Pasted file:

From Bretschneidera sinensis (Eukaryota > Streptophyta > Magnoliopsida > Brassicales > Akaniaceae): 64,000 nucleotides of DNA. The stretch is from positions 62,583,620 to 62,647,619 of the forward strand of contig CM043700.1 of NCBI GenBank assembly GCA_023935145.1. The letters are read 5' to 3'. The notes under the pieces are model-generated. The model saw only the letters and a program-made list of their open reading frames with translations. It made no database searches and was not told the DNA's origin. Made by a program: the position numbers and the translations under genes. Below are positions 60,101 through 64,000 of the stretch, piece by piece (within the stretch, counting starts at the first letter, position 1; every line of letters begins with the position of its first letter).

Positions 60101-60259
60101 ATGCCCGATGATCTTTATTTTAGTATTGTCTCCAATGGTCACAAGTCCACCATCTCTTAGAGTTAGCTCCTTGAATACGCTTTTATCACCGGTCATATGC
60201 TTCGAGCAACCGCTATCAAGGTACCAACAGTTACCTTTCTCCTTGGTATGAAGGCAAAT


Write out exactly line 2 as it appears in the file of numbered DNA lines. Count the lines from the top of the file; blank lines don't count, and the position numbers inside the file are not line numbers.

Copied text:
Positions 60101-60259